Back in 2011, following a spate of high-profile incidents that resulted in damage to hosts’ property, Airbnb introduced their Host Guarantee. The original guarantee provided up to $50,000 compensation for damage caused by unruly guests.

Reporters love the opportunity to take pot shots at high-flying startups and they found the perfect source of ammo when stories started to break of wild parties being thrown at homes rented on Airbnb. Descriptive accounts of houses being cleaned out by renters were soon to follow. Writers watch like hawks for any signs of journalistic fodder.

Airbnb could have taken a different approach. They could simply have dismissed the stories as rare occurrences, one-in-million shots blown out of proportion. This is the sort of arrogant response that has caused Uber, another high-flying “sharing economy” startup, all sorts of problems and resulted in the resignation of its CEO.


Airbnb Trust & Safety

Trust and safety is a critical component of Airbnb’s success. They understand that an arrogant or dismissive response to reports of homes being damaged could severely limit their attempts to attract more hosts. Without more hosts, their room capacity is limited and their business plateaus.

The Host Guarantee program was launched to alleviate concerns new hosts might have before listing their property on Airbnb’s website. Airbnb is not in the insurance business. It is a tech company in the hospitality business. Their creation of the Host Guarantee as a public relations response to negative stories of homes being burgled and damaged has resulted in negative consequences; it has led many to believe that Airbnb will pick up the tab for damages.

Clearly, this is not the case. Whatever Airbnb’s definition of “peace of mind” might be, it is most certainly not one shared by a large number of hosts, especially those who have gone through the arduous claims process only to be denied.


What protection does the Airbnb Host Guarantee provide?

Airbnb’s Host Guarantee is essentially a simplified property damage policy. The terms and conditions of the host guarantee, as updated on June 17, 2017, specify that the Host Guarantee covers losses caused by the person who booked your property through Airbnb or an invitee of that guest.

Here is the relevant clause:

“Covered Losses” means and is limited to direct physical loss or physical damage to a Host’s Covered Property caused by the Responsible Guest or an Invitee of the Responsible Guest during an Airbnb stay.

This is the key point of differentiation between Airbnb’s Host Guarantee and a standard homeowners (or renters) insurance policy. A homeowners (or renters) insurance policy covers accidental damage or theft and requires proof of loss without the need to identify a responsible person. In order for the Host Guarantee to reimburse the host for damages, the host must first prove that incurred losses were caused by an Airbnb guest.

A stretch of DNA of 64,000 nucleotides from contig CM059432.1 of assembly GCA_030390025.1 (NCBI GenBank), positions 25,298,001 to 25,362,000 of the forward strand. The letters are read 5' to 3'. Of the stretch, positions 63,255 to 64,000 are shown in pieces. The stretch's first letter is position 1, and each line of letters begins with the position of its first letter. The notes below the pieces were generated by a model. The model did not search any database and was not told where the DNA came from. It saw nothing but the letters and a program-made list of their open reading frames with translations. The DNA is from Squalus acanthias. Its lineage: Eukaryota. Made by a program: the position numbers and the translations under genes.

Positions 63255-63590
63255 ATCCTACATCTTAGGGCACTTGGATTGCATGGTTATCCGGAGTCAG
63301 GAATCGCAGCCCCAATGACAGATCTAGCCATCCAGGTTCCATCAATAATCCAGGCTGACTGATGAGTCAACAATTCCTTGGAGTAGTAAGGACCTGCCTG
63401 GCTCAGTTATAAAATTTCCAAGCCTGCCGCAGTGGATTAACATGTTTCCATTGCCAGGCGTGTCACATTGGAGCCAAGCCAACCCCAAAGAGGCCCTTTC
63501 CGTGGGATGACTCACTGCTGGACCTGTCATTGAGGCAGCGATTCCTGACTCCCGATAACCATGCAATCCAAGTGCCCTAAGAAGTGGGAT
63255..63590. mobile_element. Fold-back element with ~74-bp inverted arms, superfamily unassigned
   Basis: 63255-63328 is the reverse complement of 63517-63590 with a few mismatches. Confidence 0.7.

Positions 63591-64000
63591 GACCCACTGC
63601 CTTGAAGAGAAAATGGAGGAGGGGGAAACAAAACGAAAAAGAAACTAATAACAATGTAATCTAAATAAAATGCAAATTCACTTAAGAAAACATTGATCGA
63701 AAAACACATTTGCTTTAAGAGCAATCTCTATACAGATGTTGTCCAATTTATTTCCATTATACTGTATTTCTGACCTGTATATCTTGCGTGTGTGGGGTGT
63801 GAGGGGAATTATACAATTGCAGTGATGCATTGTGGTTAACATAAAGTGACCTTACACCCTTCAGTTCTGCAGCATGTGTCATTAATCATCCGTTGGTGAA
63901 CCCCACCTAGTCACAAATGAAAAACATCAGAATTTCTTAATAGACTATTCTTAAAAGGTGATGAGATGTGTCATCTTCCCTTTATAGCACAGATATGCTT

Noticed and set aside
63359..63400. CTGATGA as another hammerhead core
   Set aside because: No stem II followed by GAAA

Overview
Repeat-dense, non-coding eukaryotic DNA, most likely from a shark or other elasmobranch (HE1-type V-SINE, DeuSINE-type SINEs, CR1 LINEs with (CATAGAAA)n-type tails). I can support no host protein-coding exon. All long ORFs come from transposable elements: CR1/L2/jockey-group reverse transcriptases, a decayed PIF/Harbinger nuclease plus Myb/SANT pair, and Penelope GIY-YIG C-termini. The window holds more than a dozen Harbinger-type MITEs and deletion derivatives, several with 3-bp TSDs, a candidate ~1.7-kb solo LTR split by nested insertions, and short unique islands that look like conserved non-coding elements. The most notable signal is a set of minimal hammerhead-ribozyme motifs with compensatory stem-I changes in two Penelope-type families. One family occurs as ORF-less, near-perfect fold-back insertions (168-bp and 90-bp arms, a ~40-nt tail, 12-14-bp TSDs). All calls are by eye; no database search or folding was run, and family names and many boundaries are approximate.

In effect, this amounts to a need for the guest to admit to causing damages. If the guest declines responsibility, or simply goes quiet, Airbnb can choose to deny the host’s claim. The only other way a host could prove that a guest caused damages would be to capture the incident on cameras installed within their home. AirCreepy indeed.

One recently reported case provided a clear example of how the Host Guarantee differs from insurance. The homeowner, in this case, would host more than one guest at a time. One guest destroyed their high-end microwave oven and no guests admitted to causing the damage. Since the host could not prove the loss was caused by either guest, Airbnb denied the claim.

In the declination email this host received, Airbnb included this paragraph:

“Airbnb reserves the right to subrogate against any person or entity whatsoever who allegedly is responsible for causing the losses or damages in question. As a result, the identity of the responsible party must be known as a precondition of filing a Host Guarantee payment request form.”


The Devil is in the Details (or the Airbnb Claims Process)

Filing a claim with Airbnb’s Host Guarantee program is an arduous process. Opening the claim process is easy enough as this can be done through the host account on Airbnb. But timeliness is critical as you must file the claim notice prior to the next guest arriving.

For many hosts, this might mean a 4 or 5-hour window between one guest checking out and the next checking in. If the host doesn’t notice the damage until a later time or is too busy cleaning to file the claim, Airbnb will deny it. They will do so because the host can no longer attribute blame to a specific guest.